- Near Dark (1987)
Directed by – Kathryn Bigelow
Bigelow would later go on to be an Oscar-winning director, but before she gave us ‘The Hurt Locker,’ Bigelow gave us the horror cult classic ‘Near Dark.’ This film gave us one of Bill Paxton’s best performances, and I love the take on a film combining genres, in this case, horror, vampires, and a Western movie all meeting in one.
- Jennifer’s Body (2009)
Directed by – Karyn Kusama
‘Jennifer’s Body’ is about a high school horror tale about a cheerleader, played by Megan Fox, who transforms into a demonic boy eating demon. I was really looking forward to this film when it came out. The script came from Oscar-winner Diablo Cody, known for ‘Juno’, and you had Megan Fox doing something different from ‘Transformers’ at the time. This movie didn’t exactly light me or the world on fire, on the other hand, it’s smart, funny, a blend of ‘The Lost Boys’ meets ‘Mean Girls’, and I believe it will become a cult-classic in years to come.
- RAW (2016)
Directed by – Julia Ducournau
The movie that made stomachs turn made people vomit, and pass out during a screening. This movie about peer pressure is a smart flick filled with symbolism. The main character is a vegetarian and turns into a bloodthirsty cannibal. The film has a current rating of 90% on ‘Rotten Tomatoes,’ and it’s a fantastic example of women making a great horror film, blood splatter gore, and can produce work as good if not better than male horror directors.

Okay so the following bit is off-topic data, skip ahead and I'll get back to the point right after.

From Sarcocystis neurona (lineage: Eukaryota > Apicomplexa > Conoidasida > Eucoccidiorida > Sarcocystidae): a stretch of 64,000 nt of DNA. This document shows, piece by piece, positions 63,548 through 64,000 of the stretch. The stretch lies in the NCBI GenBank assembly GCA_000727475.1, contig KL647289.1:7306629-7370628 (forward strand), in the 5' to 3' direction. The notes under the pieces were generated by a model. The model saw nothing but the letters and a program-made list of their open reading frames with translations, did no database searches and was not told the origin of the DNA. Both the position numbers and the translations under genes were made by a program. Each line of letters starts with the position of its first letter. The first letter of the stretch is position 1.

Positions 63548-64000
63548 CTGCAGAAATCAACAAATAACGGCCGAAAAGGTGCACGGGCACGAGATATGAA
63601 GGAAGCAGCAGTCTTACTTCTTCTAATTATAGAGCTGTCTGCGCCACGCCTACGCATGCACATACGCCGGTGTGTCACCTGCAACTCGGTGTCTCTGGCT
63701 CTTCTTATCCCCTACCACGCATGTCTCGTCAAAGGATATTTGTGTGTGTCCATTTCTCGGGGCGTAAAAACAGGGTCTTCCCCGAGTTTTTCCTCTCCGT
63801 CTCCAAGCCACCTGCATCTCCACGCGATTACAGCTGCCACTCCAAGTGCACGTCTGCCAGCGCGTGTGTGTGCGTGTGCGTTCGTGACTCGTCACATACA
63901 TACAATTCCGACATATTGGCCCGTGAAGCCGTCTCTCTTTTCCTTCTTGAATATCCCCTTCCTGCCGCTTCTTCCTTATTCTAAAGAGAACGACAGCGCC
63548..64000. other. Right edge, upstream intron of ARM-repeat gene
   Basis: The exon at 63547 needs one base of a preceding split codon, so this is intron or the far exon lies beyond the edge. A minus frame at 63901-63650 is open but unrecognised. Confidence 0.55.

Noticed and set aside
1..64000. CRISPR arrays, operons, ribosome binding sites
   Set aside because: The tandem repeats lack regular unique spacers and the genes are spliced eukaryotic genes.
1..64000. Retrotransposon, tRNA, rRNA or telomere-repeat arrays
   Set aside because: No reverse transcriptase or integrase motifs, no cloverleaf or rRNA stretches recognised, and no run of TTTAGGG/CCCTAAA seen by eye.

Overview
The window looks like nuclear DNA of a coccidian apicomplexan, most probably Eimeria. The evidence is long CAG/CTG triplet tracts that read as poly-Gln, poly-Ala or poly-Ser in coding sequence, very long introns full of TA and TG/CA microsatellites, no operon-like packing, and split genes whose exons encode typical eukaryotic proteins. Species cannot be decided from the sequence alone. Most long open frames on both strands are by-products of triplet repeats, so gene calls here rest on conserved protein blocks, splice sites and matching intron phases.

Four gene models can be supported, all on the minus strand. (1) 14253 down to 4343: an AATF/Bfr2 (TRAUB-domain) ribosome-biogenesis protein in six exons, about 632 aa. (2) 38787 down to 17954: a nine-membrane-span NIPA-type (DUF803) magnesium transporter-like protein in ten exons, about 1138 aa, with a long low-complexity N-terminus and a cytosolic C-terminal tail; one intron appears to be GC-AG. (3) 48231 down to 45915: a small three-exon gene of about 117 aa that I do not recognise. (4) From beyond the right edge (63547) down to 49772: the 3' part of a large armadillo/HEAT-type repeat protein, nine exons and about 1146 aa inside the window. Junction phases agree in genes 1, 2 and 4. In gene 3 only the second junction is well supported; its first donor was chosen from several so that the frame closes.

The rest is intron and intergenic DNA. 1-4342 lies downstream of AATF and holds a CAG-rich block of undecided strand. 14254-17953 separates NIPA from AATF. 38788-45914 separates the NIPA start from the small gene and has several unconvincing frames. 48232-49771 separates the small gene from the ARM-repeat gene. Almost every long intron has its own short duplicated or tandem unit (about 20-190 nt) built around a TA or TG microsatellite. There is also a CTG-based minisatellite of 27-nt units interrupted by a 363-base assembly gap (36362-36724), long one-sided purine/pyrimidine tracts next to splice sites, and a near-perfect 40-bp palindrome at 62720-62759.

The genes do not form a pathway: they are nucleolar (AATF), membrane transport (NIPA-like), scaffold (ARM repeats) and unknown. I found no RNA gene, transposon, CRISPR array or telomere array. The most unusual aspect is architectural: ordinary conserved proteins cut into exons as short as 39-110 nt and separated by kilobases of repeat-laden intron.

- A Girl Who Walks Home Alone at Night (2014)
Directed by – Ana Lily Amirpour
An Iranian black and white vampire movie became a film festival favorite, and director Ana Lily Amirpour earned several awards for this film. I didn’t know much about this film until I saw it on Netflix, and it became a film that breathed new life into the vampire genre that has gotten so stale the last couple of years. It’s a vampire movie, it has romance, some details you’d see in a Western movie, and I had a blast with the soundtrack.
- Buffy the Vampire Slayer (1992)
Directed by – Fran Rubel Kuzui
Most people know ‘Buffy the Vampire Slayer’ as a television show, but it first started out as a film. The film was written by the up-and-coming talent ‘Marvel’s Avengers’ director Joss Whedon. The show starring Sarah Michelle Gellar became way more popular than the film with Kristy Swanson. I dig the tone of this movie, and it’s a little lighter than the TV series. The cast that includes Donald Sutherland, Hilary Swank, Rutger Hauer, and Pee-Wee Herman all doing a good job and they seem to be having some fun in their roles.
- The Babadook (2014)
Directed by – Jennifer Kent
The first time Australian filmmaker delivered one of the best horror films in ages with, ‘The Babadook.’ Kent was the writer and director of ‘The Babadook,’ and it’s a beautifully told story of a mother and son having to deal with Mr. Babadook, a top-hatted, black-cloaked, razor-sharp claw ghoul that comes out of a children’s book. The story may seem simple, of a mother and son dealing with a boogeyman. On the other hand, this is a great psychological thriller with a surprise twist for an ending. For a first time filmmaker, Kent makes an old story something new and refreshing.
From ‘Raw’ to ‘The Babadook,’ there’s never been a better time for women to take more control of horror movies both onscreen and behind the scenes.